Remember back when Taylor Swift won the CMA for Entertainer of the Year? We thought it couldn’t get worse for country music. There was a lot of surmising of where country music might go next after that win. Would there be a traditionalist backlash? Would country become even more pop oriented to try to mimic Taylor’s success?
No, try a sinister option #3: Take the fervor for a traditionalist backlash and roll it into even more pop oriented, cliche riddled radio ready songs that further trash the soul and name of country music. With new artists like Josh Thompson, and new albums like Gretchen Wilson’s I Got Your Country Right Here, Music Row proved that the depth of their shrewdness cannot be measured.
But maybe the have gone too far this time. Nashville’s collusive reality tunnel has blinded them to the fact that they are becoming the brunt of jokes, literally. And not just in the seeing-eye core of country fandom, but in the overall culture. People who always hated country, are now wondering what the hell is going on with country.
But don’t take my word for it.
Chet Flippo, long time country music writer, whose been a senior editor for Rolling Stone and wrote the introductions to the classic Outlaw country album Wanted: The Outlaws is now getting into the fray. In a Nashville Skyline article, Chet calls out the same Josh Thompson and Gretchen Wilson songs that I’ve been ranting about for weeks:
“Junk songwriting and shallow lyrics and shorthand shopping lists of objects that supposedly should be desired by country fans have always existed in country songs, but I don’t think they’ve ever been as celebrated as they are now. Or as ubiquitous. Or as successful. . . One reason is that there seem to be no — or very few — musically-knowledgeable people at radio because of radio consolidation and perhaps because the bosses don’t want anyone messing up the process with talk of quality or of good songs.”
“Another reason is the old cycle of record labels recording artists and songs that radio says it wants, and that usually calls for the lowest common denominator. And for songs that test well with the right demographic. And then that means songwriters have to write the kinds of songs that will actually get recorded and played. And that cycle repeats over and over.”
Chet doesn’t name names, but with his “shallow lyrics and shorthand shopping lists of objects that supposedly should be desired by country fans” he is clearly talking about the Josh Thompson and Gretchen Wilson songs that rip off the Black Crowes and rip off each other.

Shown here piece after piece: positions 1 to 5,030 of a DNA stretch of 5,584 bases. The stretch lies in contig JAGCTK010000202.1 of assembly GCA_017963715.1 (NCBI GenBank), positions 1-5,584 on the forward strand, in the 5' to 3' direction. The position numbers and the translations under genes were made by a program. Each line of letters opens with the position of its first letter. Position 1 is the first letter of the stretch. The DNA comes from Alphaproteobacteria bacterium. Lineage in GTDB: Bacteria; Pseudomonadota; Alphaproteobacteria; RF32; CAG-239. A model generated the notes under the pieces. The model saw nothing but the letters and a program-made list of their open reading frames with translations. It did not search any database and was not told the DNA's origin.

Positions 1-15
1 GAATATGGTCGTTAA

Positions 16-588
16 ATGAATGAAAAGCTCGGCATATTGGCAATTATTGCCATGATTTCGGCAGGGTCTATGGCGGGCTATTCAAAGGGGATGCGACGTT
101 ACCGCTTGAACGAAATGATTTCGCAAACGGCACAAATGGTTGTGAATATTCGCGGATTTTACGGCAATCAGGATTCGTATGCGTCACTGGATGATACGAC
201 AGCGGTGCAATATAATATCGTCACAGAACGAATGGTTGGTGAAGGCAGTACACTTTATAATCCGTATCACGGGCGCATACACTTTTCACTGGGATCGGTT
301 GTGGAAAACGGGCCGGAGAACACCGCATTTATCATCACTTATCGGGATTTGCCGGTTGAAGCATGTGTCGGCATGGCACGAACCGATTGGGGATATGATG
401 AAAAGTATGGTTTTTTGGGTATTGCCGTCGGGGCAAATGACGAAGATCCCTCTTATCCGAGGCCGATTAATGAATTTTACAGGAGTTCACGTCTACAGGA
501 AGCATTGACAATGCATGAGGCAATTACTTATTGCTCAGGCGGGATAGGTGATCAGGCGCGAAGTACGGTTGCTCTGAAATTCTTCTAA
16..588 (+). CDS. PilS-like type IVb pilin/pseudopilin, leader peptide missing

But Chet is still part of the country music fold, so let’s take a broader look. A recent Wall Street Journal Article about the Pulitzer Prize awarded to Hank Williams wondered if the award was also backhandedly criticizing the creatively bankrupt culture of modern country:
“The acknowledgment of Williams comes at a time when country music seems under assault from within, as its biggest stars promote glossy, cookie-cutter hybrid that owes more to pop than acoustic country and its writers have reduced to a litany of well-worn clichÃ©s the kind of lyrical insight Williams displayed. Though Williams was a star in his day who understood the power of image, at the core of his work was his ability to write and sing lines that resonated not only in the mind but deep in the heart of his listeners which is why his songs so easily cross genres for other performers: His words speak of what we know to be true.”
A lot of people would say people who are not knowledgeable about country music have no right to criticize it. Chet Flippo has said that much himself, and I disagreed with him. But when something becomes so obvious that even people not paying full attention to the country music world can see how ridiculous it has become, how far it has gone, this is the perfect sign that it has gone too far.
When I was down at South by Southwest a few weeks back, I was in a restaurant, and saw this sign below, completely by random. Whether it’s this sign, a Pulitzer Prize, or a Wall Street Journal article, there’s no more need for debate, the signs are everywhere throughout our culture: Country music has lost its way.